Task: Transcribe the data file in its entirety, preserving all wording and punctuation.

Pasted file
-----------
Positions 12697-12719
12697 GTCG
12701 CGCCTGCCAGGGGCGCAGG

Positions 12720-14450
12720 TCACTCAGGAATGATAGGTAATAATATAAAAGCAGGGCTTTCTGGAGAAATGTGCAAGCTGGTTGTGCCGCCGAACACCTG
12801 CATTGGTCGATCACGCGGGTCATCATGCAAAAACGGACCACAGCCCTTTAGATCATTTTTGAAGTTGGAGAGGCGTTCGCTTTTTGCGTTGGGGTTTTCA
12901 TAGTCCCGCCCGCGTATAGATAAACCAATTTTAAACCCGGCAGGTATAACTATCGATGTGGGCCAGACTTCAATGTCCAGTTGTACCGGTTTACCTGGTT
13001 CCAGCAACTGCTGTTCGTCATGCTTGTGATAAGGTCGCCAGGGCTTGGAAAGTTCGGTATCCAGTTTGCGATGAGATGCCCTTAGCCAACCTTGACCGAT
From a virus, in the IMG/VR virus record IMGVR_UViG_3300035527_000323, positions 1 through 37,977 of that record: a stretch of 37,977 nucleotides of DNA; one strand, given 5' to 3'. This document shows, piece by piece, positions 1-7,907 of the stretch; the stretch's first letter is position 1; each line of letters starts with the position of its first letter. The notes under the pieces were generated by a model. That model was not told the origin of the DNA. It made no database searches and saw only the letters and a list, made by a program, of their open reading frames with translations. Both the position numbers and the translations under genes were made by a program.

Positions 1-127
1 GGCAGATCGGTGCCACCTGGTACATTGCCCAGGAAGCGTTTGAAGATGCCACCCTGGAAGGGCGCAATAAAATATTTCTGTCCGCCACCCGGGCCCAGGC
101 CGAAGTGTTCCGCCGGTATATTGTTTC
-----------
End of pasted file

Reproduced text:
Positions 12697-12719
12697 GTCG
12701 CGCCTGCCAGGGGCGCAGG

Positions 12720-14450
12720 TCACTCAGGAATGATAGGTAATAATATAAAAGCAGGGCTTTCTGGAGAAATGTGCAAGCTGGTTGTGCCGCCGAACACCTG
12801 CATTGGTCGATCACGCGGGTCATCATGCAAAAACGGACCACAGCCCTTTAGATCATTTTTGAAGTTGGAGAGGCGTTCGCTTTTTGCGTTGGGGTTTTCA
12901 TAGTCCCGCCCGCGTATAGATAAACCAATTTTAAACCCGGCAGGTATAACTATCGATGTGGGCCAGACTTCAATGTCCAGTTGTACCGGTTTACCTGGTT
13001 CCAGCAACTGCTGTTCGTCATGCTTGTGATAAGGTCGCCAGGGCTTGGAAAGTTCGGTATCCAGTTTGCGATGAGATGCCCTTAGCCAACCTTGACCGAT
From a virus, in the IMG/VR virus record IMGVR_UViG_3300035527_000323, positions 1 through 37,977 of that record: a stretch of 37,977 nucleotides of DNA; one strand, given 5' to 3'. This document shows, piece by piece, positions 1-7,907 of the stretch; the stretch's first letter is position 1; each line of letters starts with the position of its first letter. The notes under the pieces were generated by a model. That model was not told the origin of the DNA. It made no database searches and saw only the letters and a list, made by a program, of their open reading frames with translations. Both the position numbers and the translations under genes were made by a program.

Positions 1-127
1 GGCAGATCGGTGCCACCTGGTACATTGCCCAGGAAGCGTTTGAAGATGCCACCCTGGAAGGGCGCAATAAAATATTTCTGTCCGCCACCCGGGCCCAGGC
101 CGAAGTGTTCCGCCGGTATATTGTTTC